News / Europe

World Marks 100th Women’s Day

Women are joining together in London for Women International's 'Join me on the Bridge' campaign 2011
Women are joining together in London for Women International's 'Join me on the Bridge' campaign 2011

Multimedia

Audio

Women are joining together all over the world to mark the 100th anniversary of International Women's Day on March 8.

Women poured through London’s streets on Tuesday singing loudly for women’s rights.

The banners they carried trained a spotlight on the range of issues still at hand: health, education, and politics to name a few.

Among the demonstrators in London was the musician and activist Annie Lennox. She said the fight for women’s rights isn’t over.

“There is still so much work to be done with regards to parity for women, equality for women’s rights all around the world - not only in the developed countries," Lennox said. "We’re here in the UK [United Kingdom] and there’s actually four other marches going across different bridges across the entire world.”

The march on London’s Millenium Bridge Tuesday signified the Bridge of Peace that organizers say they want to build through conflict zones all over the world.

Women gathered in the conflict-ridden eastern region of the Democratic Republic of Congo; they gathered in Afghanistan; and they gathered in Iraq.

In London, a number of leading female politicians and activists joined the demonstration. One of them was Dr Habiba Sarabi. In 2005 she was made Afghanistan’s first and only female governor. She says she wanted to empower women in her country and show the international community that Afghanistan is moving forward.

“Working as a female governor is not an easy job. It was for the first time in Afghanistan," Sarabi said. "But I did it because I wanted to prove that women can do in a society like Afghanistan something that men can do.”

She says her role as governor of Banyam province shows that Afghanistan has come a long way since the Taliban was ousted a decade ago. But she says it hasn’t been easy.

“There were so many people who were against me, they wanted to start some activity and also propaganda against me and they started to make demonstrations," Sarabi said. "But anyway I didn’t go backward.”

Another Afghan activist in London for Women’s Day was Asila Wardak Jamal, who co-founded the Afghan Women’s Network.

She says empowering women in Afghanistan is hard when many people are still struggling for basic needs like food.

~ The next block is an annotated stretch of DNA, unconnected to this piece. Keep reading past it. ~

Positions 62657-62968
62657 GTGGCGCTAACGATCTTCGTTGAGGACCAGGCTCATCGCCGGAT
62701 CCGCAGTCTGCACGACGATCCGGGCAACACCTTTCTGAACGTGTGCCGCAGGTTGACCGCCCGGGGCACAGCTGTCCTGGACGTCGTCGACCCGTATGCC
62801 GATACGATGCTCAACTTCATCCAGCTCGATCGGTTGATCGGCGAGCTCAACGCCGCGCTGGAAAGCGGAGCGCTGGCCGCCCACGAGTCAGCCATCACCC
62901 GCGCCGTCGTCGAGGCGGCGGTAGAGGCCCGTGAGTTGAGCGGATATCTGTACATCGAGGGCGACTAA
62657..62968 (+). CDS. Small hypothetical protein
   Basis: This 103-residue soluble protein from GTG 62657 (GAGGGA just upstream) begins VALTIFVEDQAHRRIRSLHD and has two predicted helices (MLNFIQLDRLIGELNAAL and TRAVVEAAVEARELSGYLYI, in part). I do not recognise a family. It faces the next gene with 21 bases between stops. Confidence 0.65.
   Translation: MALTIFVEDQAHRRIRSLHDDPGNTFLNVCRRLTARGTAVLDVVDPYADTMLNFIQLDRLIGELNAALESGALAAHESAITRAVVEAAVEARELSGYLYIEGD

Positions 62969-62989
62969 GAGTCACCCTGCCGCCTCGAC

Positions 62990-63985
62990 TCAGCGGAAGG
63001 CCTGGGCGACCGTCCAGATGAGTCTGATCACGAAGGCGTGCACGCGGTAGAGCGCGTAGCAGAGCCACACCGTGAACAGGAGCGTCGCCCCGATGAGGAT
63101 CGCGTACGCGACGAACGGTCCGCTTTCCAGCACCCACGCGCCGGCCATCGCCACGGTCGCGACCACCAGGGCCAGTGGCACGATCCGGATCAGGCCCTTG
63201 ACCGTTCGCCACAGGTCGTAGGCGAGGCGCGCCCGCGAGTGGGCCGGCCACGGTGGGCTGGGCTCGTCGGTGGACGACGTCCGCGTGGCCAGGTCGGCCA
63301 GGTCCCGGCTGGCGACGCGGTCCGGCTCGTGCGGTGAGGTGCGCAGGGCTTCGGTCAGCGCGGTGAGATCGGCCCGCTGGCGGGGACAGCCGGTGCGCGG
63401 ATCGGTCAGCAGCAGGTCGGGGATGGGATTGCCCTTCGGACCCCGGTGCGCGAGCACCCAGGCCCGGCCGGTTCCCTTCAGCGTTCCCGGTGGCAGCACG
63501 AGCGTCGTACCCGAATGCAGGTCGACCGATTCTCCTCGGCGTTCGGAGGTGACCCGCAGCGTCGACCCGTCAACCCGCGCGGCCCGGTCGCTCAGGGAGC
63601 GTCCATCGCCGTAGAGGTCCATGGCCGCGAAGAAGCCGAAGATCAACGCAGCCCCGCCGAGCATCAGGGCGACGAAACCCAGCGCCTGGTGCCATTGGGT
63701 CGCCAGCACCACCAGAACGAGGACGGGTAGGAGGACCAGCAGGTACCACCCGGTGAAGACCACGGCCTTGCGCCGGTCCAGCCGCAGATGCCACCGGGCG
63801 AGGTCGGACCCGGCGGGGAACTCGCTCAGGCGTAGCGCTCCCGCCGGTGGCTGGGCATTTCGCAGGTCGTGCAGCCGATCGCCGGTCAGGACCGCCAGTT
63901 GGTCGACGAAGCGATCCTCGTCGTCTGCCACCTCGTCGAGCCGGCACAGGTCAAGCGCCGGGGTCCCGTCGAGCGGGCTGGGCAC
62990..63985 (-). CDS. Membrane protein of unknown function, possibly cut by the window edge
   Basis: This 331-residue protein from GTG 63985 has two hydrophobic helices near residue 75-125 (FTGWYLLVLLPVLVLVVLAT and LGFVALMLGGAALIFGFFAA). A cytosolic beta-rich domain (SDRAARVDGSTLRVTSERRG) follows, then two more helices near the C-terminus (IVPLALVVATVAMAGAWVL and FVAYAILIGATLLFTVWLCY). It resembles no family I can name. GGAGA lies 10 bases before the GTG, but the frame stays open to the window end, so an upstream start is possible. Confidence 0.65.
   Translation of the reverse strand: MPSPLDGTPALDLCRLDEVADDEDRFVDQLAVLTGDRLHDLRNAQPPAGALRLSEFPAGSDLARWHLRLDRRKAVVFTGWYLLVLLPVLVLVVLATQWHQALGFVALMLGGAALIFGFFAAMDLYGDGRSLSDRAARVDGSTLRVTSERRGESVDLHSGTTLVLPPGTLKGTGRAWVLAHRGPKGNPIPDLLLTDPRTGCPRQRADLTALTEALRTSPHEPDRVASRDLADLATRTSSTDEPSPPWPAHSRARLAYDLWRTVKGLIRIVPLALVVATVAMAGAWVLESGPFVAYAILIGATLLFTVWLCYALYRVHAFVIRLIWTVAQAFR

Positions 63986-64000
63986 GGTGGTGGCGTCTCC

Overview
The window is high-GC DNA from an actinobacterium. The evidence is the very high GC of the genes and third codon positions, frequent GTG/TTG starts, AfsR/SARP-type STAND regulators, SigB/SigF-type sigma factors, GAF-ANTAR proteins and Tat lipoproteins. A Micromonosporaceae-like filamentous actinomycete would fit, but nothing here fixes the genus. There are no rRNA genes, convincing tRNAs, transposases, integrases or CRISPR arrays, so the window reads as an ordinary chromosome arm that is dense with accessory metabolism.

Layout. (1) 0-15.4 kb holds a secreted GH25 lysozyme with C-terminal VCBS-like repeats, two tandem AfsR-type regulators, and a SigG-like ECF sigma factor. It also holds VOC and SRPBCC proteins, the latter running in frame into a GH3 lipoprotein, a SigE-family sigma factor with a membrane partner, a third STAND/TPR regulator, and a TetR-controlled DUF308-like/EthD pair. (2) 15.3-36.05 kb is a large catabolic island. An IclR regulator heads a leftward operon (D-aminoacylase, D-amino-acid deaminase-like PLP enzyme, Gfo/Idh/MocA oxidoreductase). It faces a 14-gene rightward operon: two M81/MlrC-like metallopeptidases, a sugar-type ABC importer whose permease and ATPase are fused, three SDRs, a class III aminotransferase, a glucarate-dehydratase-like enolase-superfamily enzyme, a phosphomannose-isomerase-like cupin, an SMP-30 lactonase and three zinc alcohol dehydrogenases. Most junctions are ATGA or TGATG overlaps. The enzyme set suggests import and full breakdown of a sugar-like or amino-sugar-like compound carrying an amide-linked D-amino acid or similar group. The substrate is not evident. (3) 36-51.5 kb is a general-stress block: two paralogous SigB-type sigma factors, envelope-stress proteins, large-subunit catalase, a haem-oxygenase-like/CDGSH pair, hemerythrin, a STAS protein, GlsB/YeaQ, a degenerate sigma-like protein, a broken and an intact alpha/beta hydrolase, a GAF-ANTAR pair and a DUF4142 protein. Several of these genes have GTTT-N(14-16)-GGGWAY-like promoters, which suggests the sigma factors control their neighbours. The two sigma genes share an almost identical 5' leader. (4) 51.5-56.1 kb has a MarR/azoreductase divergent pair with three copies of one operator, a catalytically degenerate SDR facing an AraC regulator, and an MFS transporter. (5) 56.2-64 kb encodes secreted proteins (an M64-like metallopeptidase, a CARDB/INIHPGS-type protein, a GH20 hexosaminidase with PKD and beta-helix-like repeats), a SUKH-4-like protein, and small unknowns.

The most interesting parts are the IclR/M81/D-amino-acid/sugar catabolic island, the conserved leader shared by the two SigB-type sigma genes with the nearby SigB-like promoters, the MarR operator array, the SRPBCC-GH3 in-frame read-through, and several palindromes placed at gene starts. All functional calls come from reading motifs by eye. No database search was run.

“There are lots of problems still. Security is a big concern and a big obstacle for [the] women’s movement and for women’s development," Jamal said. "And also violence against women it’s a big concern for Afghan women. The violence against women at the familial level and at the societal level, it’s increasing. But still there’s a way to go.”

That’s why these women in London said they, and others around the world,  turned out for International Women’s Day - to keep women’s needs at the forefront of the global agenda.
Human rights activist and actress Bianca Jagger was at the London rally. She says women can do it together.

“We need to make a difference and that difference can be made by us as mothers," Jagger said. "And we can make a difference for women throughout the world.”

Women’s Day was first celebrated in Germany in 1911 and is now marked by over 100 countries around the world.

You May Like

Scotland Vote Raises Questions of International Law

Experts say self-determination, as defined and protected by international law, confined narrowly to independence movements in process of de-colonization More

Whaling Summit Votes to Uphold Ban on Japan Whale Hunt

Conservationists hail ruling as a victory, but Tokyo says it will submit revised plans for a whale hunt in 2015 More

Annual Military Exercise Takes on New Meaning for Ukraine Troops

Troops from 15 nations participating in annual event, 'Rapid Trident' in western Ukraine More

This forum has been closed.
Comments
     
There are no comments in this forum. Be first and add one

Featured Videos

Your JavaScript is turned off or you have an old version of Adobe's Flash Player. Get the latest Flash player.
Russian Economy Reeling After New Western Sanctionsi
X
September 18, 2014 2:28 AM